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Technology and Compliance in Modern Day Asset Management

Kevin Gleason, Senior Vice President - Voya Investment Management, Chief Compliance Officer - Voya Funds
Kevin Gleason, Senior Vice President - Voya Investment Management, Chief Compliance Officer - Voya Funds

Kevin Gleason, Senior Vice President - Voya Investment Management, Chief Compliance Officer - Voya Funds

Minority Report -The movie opens with actor Tom Cruise – a futuristic law enforcement officer named John Anderton–madly swiping through virtual screens of data and images for a soon to be committed murder. Minutes later Cruise and his Pre-Crime team jet to the crime scene to apprehend the perpetrator a moment before he plunges scissors into his wife’s chest, thus preventing the murder from happening.

Technology and its use in the asset management industry have not yet reached this frontier. Technology, however, is a key component of asset management, integral to many aspects of the investment process including: compliance, risk management, client service, research, trading, and operations. Given today’s information-rich environment and the importance of automation in accessing markets, asset managers are utilizing artificial intelligence (AI) and machine learning (ML), block chain and distributed ledger(DL), and robotics and robotic process automation (RPA).

 As chief compliance officers (CCOs) assess needs for compliance programs, plan improvements, and evaluate associated costs and budget impacts, CCOs have come to recognize that technology can make their programs more effective and more efficient   

As chief compliance officers (CCOs) assess needs for compliance programs, plan improvements, and evaluate associated costs and budget impacts, CCOs have come to recognize that technology can make their programs more effective and more efficient. Recently Marshall Sprung, The Blackstone Group’s Global Head of Compliance, noted the growing importance of technology in compliance. “As our firm grows in size and complexity, it is vital that our people have the technology they need,” he said. “We formed a Legal and Compliance Technology Steering Committee to facilitated Collaboration between our compliance and technology groups and determine our priorities in the technology area.”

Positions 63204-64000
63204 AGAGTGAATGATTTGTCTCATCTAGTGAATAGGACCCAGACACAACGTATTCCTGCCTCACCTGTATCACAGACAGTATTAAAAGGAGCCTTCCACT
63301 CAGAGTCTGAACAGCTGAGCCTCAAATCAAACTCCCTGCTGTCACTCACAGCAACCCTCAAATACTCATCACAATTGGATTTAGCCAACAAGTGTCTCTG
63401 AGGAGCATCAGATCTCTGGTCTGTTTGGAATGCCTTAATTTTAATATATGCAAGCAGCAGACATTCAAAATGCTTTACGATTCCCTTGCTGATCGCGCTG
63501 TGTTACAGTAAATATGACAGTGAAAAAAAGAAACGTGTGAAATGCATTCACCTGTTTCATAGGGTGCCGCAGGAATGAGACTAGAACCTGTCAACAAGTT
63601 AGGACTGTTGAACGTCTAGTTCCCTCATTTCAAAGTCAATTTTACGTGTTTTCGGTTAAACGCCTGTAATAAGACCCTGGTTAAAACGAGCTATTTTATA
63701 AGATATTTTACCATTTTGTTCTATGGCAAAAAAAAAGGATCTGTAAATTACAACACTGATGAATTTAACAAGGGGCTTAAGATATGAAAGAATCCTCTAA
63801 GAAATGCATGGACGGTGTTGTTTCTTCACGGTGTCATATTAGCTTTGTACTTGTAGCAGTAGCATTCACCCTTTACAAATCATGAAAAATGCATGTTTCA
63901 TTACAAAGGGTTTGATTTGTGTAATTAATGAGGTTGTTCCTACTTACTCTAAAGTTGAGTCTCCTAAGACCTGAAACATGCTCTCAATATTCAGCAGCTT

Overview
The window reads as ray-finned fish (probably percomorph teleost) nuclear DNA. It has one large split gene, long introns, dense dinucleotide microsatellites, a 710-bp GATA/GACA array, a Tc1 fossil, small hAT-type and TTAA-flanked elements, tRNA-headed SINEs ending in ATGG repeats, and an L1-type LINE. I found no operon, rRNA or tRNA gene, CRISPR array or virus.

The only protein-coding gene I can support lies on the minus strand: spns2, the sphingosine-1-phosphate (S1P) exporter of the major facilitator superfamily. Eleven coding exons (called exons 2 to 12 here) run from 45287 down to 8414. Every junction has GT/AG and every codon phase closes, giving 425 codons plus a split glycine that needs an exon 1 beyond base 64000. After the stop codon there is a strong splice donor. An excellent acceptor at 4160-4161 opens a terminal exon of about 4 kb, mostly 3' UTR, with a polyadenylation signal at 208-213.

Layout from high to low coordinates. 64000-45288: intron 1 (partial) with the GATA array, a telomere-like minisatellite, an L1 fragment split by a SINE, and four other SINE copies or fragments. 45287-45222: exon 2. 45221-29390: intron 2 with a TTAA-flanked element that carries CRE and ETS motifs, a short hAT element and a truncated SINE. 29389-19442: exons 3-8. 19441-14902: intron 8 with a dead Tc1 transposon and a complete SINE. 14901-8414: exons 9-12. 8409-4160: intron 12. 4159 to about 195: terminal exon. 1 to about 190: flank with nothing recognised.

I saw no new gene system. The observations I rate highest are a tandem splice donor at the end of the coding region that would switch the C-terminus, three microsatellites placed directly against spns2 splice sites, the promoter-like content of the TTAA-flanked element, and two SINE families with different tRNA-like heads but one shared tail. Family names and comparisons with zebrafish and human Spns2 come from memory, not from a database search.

Technology can help utilize existing compliance resources and can extend the breadth and depth of compliance coverage. The compliance department, like other teams at the firm, can leverage technology to automate manual processes, track regulatory changes, manage third party oversight, maintain audit trails, and retain books and records.

More and more, regulators, customers, consultants, and prospects expect to see technology integrated into compliance programs as both a means of achieving and demonstrating a commitment to compliance and a culture of compliance. In the face of growing customer and regulatory demands for information and reporting, technology can assist with timely production of key indicia of the operation of the compliance program. In addition, boards of directors, audit committees, and executive management are demanding more assurance with respect to compliance as they are asked to report on, certify, or oversee the effectiveness of the compliance program. Technology and its use can assist in making, verifying, and delivering representations regarding compliance programs to a wide variety of audiences.

There are several ways in which technology can be utilized in a compliance program. Four of those ways include: portfolio compliance, vendor oversight, regulatory change management, and books and records. In each of these areas, there are a number of technology solutions which are discussed below with capabilities to search, monitor, manage, test, report, and retain required regulatory information.

PORTFOLIO COMPLIANCE: Monitoring and analyzing trading and investment activities are essential to detecting possible deviations or violations of regulatory requirements, investment guidelines, risk tolerances, and firm policies. Trade surveillance often occurs before and after a trade. Order management systems typically contain controls which are coded into the system to enforce such restrictions as credit limits, country of issue, concentrations, and allocations. In real time, these systems can be configured to stop trades that potentially violate a compliance policy or simply to alert the trader and/or compliance professional of such activity. After the stoppage or alert, the user can efficiently document action taken to resolve the issue or escalate the issue via email or other means. System controls are also typically run overnight to check for any violations or potential violations. Exception reports are produced and reviewed. Records in each instance are archived, providing an audit trail that can be easily retrievable.